Rory McIlroy admits he was wrong about golf in the Olympics.
Five years ago at The Open Championship, McIlroy addressed his decision to not participate in golf’s long-awaited return to the Olympics at the 2016 Summer Games in Rio.
He didn’t mince words, either.
“Honestly, I don't think it was as difficult a decision for me as it was for him (Jordan Spieth),” McIlroy said toward the tail end of his pre-Open presser at Royal Troon. “I don't feel like I've let the game down at all. I didn't get into golf to try and grow the game. I got into golf to win championships and win major championships, and all of a sudden you get to this point and there is a responsibility on you to grow the game, and I get that. But at the same time that's not the reason that I got into golf. I got into golf to win. I didn't get into golf to get other people into the game.
“But, look, I get where different people come from and different people have different opinions. But I'm very happy with the decision that I've made and I have no regrets about it. I'll probably watch the Olympics, but I'm not sure golf will be one of the events I watch.”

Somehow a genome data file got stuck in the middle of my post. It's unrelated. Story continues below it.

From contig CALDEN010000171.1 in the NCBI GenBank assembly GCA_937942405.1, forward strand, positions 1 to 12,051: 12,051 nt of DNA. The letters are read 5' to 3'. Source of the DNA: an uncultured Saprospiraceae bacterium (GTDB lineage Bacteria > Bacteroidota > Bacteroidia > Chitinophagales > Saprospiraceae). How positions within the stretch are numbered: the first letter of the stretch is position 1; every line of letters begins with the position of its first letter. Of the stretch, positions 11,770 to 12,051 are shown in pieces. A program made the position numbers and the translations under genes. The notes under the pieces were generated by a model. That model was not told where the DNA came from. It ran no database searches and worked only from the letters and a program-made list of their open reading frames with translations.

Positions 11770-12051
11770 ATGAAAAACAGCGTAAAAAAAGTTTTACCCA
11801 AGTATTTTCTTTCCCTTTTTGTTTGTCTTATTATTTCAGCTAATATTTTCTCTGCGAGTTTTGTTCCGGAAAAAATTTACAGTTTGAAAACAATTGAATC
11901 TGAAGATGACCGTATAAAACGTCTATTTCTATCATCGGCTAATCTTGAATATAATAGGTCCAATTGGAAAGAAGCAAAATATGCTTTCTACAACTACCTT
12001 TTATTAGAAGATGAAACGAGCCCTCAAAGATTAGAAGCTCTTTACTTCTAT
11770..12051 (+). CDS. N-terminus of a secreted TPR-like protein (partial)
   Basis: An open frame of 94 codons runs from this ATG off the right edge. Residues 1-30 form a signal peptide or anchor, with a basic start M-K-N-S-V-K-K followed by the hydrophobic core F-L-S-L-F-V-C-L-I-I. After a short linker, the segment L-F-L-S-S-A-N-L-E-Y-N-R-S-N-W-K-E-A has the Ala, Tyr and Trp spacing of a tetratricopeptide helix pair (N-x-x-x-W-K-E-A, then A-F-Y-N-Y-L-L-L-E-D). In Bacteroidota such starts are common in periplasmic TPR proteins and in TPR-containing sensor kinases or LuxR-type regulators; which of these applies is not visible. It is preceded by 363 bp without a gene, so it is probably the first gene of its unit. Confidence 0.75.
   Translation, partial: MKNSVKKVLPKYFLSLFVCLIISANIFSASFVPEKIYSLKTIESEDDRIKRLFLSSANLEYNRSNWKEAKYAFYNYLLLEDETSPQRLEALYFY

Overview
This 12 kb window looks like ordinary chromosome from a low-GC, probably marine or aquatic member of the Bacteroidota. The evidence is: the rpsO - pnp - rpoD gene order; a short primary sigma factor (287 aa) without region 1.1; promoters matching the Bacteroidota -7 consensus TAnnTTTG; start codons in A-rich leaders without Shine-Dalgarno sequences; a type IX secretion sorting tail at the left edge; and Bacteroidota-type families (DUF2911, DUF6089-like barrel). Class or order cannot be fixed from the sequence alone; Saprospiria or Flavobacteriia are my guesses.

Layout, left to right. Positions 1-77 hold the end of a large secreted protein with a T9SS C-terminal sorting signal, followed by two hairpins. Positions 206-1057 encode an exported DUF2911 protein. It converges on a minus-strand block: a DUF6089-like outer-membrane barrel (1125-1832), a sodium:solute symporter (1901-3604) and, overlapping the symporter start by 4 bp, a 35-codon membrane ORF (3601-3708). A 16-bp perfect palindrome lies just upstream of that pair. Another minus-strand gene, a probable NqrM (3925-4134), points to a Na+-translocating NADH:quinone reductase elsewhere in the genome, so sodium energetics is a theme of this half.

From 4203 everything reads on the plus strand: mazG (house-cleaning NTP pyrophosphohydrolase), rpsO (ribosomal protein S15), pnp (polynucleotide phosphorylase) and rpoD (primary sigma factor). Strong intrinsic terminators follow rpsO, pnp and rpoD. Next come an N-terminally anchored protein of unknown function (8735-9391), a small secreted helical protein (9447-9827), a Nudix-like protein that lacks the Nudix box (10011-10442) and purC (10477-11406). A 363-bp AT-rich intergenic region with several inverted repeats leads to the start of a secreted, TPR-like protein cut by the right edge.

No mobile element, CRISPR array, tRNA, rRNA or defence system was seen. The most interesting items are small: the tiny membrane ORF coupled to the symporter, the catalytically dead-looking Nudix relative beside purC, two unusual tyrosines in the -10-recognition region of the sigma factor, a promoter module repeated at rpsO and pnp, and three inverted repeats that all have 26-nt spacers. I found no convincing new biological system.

And when asked which events, McIlroy piled on: “Probably the events like track and field, swimming, diving – the stuff that matters.”
Fast forward to Saturday at Kasumigaseki Country Club: McIlroy is not only enjoying representing Ireland in the Olympics in Tokyo, but he’s also in the hunt for a Gold medal and already "looking forward to Paris."
So, naturally, McIlroy, who also infamously called the Ryder Cup an “exhibition” in his early pro days, was reminded of his lukewarm Olympics take from 2016.
“I'm thinking about that,” McIlroy said Saturday after firing a 4-under 67 to move to 11 under, three shots off the lead. “I need to give things a chance. I was speaking to my wife last night and saying maybe I shouldn't be so skeptical. But I think I need to do a better job of just giving things a chance, experiencing things, not writing them off at first glance.
“That's sort of a trait of mine, but like I'm happy to be proven wrong. I was proven wrong at the Ryder Cup, I've been proven wrong this week and I'm happy to say that.”